David Granville reviews At Last, Maranna McCloskey, MCM CD 002
THERE'S NO doubt that Ireland is blessed with a deep and rich well of musical tradition, one which continues to nurture a seemingly endless reservoir of young creative talent.
Derry-based vocalist and songwriter Maranna McCloskey , whose debut solo album At Last was released in February, is an example of such talent.
The album features a mixture of traditional and original self-penned ballads, the latter given a more contemporary treatment by McCloskey and producer Brian Baynes. It also includes a single instrumental tune, Cashel Air, composed in honour of her home townland.
Her sweet, crystal-clear vocals befit one whose 'apprenticeship' led her to capture three Derry Fleadh singing championships and a couple Ulster titles for good measure.
Whilst still a student, she replaced her school friend and neighbour Cara Dillon in the popular Irish traditional group Oige, with whom she won many admirers.
In 2001, she left her Dungiven home to spend a year in Australia - a trip which inspired her award-winning song Fraser Island, based on the isle's aboriginal history. The song is one of three well-crafted McCloskey ballads on the album, the others being the parting song Our Last Embrace and the title song At Last, which quietly reveals McCloskey's religious belief.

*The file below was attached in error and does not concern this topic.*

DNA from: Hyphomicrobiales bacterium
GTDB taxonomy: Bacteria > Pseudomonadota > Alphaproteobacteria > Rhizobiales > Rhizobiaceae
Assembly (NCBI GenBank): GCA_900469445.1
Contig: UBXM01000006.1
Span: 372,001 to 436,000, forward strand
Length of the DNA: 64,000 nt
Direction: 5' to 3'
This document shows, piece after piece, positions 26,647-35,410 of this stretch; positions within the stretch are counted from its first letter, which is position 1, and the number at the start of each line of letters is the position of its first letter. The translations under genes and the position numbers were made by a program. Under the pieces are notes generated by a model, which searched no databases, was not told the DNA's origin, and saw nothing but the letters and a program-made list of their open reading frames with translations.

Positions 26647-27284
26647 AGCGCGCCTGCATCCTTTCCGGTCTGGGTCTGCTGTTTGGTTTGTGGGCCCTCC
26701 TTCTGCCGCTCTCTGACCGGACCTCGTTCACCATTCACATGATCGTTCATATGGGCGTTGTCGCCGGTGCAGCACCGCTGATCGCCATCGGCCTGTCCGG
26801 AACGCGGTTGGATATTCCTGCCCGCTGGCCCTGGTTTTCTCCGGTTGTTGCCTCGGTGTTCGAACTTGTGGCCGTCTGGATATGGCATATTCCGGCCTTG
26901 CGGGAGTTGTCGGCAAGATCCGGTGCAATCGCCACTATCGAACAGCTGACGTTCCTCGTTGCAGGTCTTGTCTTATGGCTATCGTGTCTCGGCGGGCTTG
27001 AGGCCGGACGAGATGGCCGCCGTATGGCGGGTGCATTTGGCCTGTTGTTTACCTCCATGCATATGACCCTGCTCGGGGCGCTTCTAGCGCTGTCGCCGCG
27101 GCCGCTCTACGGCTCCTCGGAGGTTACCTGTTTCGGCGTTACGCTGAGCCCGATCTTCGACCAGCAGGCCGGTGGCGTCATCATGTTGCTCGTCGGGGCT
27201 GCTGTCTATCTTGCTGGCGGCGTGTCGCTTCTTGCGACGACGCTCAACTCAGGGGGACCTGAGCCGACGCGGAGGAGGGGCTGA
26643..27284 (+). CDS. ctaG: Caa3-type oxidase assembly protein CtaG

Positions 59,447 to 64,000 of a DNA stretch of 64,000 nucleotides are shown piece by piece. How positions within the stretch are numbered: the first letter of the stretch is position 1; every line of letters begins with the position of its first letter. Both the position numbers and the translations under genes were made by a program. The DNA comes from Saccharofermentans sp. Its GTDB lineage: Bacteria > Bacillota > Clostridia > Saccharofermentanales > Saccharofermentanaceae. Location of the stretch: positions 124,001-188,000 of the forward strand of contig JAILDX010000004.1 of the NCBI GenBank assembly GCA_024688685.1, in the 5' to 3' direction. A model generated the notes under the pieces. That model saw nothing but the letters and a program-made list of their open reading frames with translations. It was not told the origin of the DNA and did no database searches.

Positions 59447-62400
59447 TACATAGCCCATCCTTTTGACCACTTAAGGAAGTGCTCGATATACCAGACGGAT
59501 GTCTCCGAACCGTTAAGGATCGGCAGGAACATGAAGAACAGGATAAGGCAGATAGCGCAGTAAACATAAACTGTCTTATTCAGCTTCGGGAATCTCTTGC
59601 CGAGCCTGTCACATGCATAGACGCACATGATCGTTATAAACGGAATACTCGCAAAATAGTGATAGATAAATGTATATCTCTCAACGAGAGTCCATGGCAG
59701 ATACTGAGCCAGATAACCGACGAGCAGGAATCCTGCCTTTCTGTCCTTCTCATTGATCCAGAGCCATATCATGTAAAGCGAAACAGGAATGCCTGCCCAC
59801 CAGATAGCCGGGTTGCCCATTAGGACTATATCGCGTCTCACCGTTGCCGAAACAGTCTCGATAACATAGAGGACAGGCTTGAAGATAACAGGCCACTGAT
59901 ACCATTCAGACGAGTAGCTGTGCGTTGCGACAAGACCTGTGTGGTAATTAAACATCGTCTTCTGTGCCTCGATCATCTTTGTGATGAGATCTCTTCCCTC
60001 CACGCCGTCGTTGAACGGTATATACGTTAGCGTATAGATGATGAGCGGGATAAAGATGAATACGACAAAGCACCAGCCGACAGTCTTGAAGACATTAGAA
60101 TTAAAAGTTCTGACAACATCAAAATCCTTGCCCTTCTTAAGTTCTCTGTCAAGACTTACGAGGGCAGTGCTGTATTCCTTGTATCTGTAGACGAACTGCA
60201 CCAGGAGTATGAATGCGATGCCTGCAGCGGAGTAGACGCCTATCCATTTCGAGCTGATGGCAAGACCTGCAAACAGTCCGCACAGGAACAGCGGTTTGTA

On her return to Ireland, McCloskey bought a house in Dungiven and got a job as a clinical trials technician at the University of Ulster. She looked set for a spell of steady domesticity. However, an invitation to sing at a St Patrick's Day concert in San Diego with The Brian Baynes Band, Eric Rigler and the San Diego Symphony Orchestra put paid to that plan.
In the end, the house was sold to finance the album. A bit of a gamble, but given At Last's critical reception, it looks like one that she's unlikely regret.
The traditional ballads featured include the delightful Cá Raibh Tú Ar Fleadh An Lae Uaim?, sung in Irish, To Mass Last Sunday, Lonely Irish Maid, The Home I Left Behind and Magherafelt May Fair.
But, whether performing traditional or contemporary material, her voice is never anything less than honey-sweet and resonant.
For this reviewer, the juxtaposition of traditional with contemporary material gives the album a distinctly refreshing air, although I accept that the addition of saxophoneit and cello on some numbers may not be to everyone's taste.
Whatever the style, praise is due for Brian Baynes subtle and masterful production, which provides the perfect setting for McCloskey's beautiful vocal sound. Baynes also contributes guitar, piano, bass, keyboard, mandolin and percussion.
Other fine musicians featured on the album include Eric Rigler (Uilleann pipes and flute), Jon Szanto (drums), Mary Szanto (cello) and Gerard Nolan (saxophone). Some will recognise Rigler for his piping on the film Titanic.
After several plays I'm confident that we're going to hear a lot more of Maranna McCloskey in the future. In fact, if I were a gambling man, I'd put my house on it. After all, she did.
At Last is available in the UK from Copperplate Distribution
Connolly Association, c/o RMT, Unity House, 39 Chalton Street, London, NW1 1JD
Copyright © 2009 David GRanville